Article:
Alpine 3.18 Tightens Kernel Security, Package Base Has Been Updated

Alpine Linux 3.18 is here, bringing an updated software stack for developers and desktop users. Upgrade now to experience the latest features!

Alpine Linux is known for its minimalistic approach, making it ideal for deployment in containerized environments, virtual machines, and embedded systems.

At the same time, while it is not a typical desktop-centric Linux distribution, thanks to its lightweight system’s design, it offers excellent choices for users seeking a sleek and fast desktop experience.

Recently, the distro released its latest version, Alpine 3.18, powered by Linux kernel 6.1.27, so let’s see what new has to offer us.

What’s New in Alpine Linux 3.18

One of the most significant changes in Alpine 3.18 is the tighter kernel security. This release includes signed kernel modules. This means they are signed cryptographically, and the signature is checked upon loading the module.

This improved kernel security by making loading unsigned modules or modules signed with an invalid key impossible. On top of that, all packages for ppc64le, x86, and x86_64 are now linked with the DT_RELR relative relocation format, which reduce the size of compiled binaries.

Now, let’s look at the desktop environments, where exciting things are waiting for users.

KDE Plasma 5.27

Alpine 3.18 KDE with Plasma 5.27.5 Desktop Environment
Alpine 3.18 KDE with Plasma 5.27.5 Desktop Environment

Alpine 3.18 includes the latest and greatest from this desktop environment, KDE Plasma 5.27.5, accompanied by the KDE Frameworks 5.105 and the KDE Gear 23.04 software collection maintained by the KDE community.

So, you get some exciting new features such as window tiling capabilities, a host of GUI enhancements enhancing the user experience, and more control over your desktop environment.

Be aware that Plasma 5.27 is the last to be produced using Qt5, so it will most likely be used in the upcoming Alpine 3.19.

GNOME 44.1

Alpine 3.18 with GNOME 44.1 Desktop Environment
Alpine 3.18 with GNOME 44.1 Desktop Environment

Alpine 3.18 also provides in its repos the most up-to-date GNOME 44.1, which offers a host of improvements in performance, stability, and user experience.

The desktop environment introduces new features such as an enhanced login/lock screen, thumbnail view in file picker, and settings panel improvements, making Alpine 3.18 a modern and great-looking Linux distribution.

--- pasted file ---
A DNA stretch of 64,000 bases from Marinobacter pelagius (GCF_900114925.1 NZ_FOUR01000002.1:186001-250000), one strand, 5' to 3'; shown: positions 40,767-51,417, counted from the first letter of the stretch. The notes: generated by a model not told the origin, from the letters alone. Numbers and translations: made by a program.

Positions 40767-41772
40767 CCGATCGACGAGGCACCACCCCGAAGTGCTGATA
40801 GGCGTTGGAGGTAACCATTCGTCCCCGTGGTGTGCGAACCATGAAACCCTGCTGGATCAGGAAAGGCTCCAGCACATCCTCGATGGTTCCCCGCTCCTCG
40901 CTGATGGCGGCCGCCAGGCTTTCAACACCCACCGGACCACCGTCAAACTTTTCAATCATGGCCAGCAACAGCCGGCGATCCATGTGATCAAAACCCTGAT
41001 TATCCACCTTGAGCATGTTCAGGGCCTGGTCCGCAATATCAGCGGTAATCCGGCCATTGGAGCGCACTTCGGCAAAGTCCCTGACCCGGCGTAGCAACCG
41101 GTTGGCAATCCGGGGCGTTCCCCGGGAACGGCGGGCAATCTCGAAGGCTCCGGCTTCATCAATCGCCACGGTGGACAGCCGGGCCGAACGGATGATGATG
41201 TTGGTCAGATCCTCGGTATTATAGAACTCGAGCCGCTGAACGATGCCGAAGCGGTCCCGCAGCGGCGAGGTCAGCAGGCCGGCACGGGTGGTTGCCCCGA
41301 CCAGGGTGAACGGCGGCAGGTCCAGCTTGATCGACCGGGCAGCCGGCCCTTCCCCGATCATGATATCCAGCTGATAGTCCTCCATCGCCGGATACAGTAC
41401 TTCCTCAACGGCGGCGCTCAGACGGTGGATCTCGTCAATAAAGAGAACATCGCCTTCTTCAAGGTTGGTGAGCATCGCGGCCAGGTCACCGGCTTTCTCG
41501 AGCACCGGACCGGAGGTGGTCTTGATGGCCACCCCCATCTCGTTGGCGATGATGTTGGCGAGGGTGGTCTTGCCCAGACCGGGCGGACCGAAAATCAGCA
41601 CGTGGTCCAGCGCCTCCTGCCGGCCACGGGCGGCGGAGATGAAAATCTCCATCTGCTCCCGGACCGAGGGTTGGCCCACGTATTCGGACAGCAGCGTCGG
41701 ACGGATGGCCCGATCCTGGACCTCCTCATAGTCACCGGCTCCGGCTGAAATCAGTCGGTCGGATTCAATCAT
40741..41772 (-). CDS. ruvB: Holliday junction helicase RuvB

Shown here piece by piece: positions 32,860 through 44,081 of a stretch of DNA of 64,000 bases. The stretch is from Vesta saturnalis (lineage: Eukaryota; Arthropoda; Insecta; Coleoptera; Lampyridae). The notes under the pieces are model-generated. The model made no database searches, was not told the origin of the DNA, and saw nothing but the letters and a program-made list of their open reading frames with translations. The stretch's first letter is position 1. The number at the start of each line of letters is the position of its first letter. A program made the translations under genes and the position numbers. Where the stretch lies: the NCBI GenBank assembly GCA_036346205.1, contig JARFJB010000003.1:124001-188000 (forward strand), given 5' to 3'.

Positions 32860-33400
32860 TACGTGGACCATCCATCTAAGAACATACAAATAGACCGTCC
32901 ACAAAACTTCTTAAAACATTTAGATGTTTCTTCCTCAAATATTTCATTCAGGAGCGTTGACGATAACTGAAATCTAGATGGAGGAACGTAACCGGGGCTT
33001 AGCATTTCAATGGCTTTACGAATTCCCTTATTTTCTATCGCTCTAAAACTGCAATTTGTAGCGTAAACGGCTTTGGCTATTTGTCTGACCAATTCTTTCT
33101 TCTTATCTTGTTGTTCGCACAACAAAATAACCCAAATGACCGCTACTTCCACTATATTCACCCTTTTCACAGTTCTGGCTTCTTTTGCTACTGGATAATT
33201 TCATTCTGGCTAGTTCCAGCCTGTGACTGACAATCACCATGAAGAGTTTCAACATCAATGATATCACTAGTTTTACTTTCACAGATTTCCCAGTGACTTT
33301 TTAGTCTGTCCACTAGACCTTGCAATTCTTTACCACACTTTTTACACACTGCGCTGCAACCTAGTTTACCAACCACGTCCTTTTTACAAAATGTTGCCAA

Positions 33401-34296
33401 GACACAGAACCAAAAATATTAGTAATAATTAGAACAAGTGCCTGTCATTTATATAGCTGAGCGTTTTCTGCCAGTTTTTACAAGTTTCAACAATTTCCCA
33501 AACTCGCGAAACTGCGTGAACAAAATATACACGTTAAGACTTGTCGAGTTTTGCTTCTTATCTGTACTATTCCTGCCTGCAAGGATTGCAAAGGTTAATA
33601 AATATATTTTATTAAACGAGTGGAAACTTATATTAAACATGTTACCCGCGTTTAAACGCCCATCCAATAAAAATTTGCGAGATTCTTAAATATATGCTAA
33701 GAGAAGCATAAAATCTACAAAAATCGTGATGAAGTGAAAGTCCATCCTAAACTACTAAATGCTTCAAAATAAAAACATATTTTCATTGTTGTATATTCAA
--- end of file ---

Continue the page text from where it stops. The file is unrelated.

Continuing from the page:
Moreover, the GNOME meta-package was reworked and the packages “gnome-apps-extra” and “gnome-games-collection” were removed to avoid opinionated lists in meta-packages.

Updated Software Stacks

Speaking of Alpine, a Linux distribution aimed mainly at software developers, one of the things that always sits as the main focus is the version of the various development libraries and servers.

In this light, Alpine Linux 3.18 users will be pleased to see that they will find plenty of development tools have been updated, only mentioning:

  • Go 1.20
  • Node.js 20.1
  • Ruby 3.2
  • Rust 1.69
  • Python 3.11
  • PHP 8.2
  • Crystal 1.8

Furthermore, Docker has been bumped to version 23, and QEMU, a hypervisor for performing hardware virtualization, was updated from 7.1 to 8.0.

Finally, Alpine 3.18 ships with the updated Musl libc library to v1.2.4, which adds support for DNS lookups over TCP. If you are unfamiliar with Musl, it is a lightweight and efficient C library compatible with the standard C library but offers better performance and security.

The release announcement contains detailed information on all the changes in Alpine 3.18. Downloads are available from the project’s website.

However, if you’re already using Alpine, you must run the command below to upgrade your system to the most recent stable Alpine 3.18 release.

sudo apk upgrade --available

Bobby Borisov

Bobby Borisov

Bobby, an editor-in-chief at Linuxiac, is a Linux professional with over 20 years of experience. With a strong focus on Linux and open-source software, he has worked as a Senior Linux System Administrator, Software Developer, and DevOps Engineer for small and large multinational companies.

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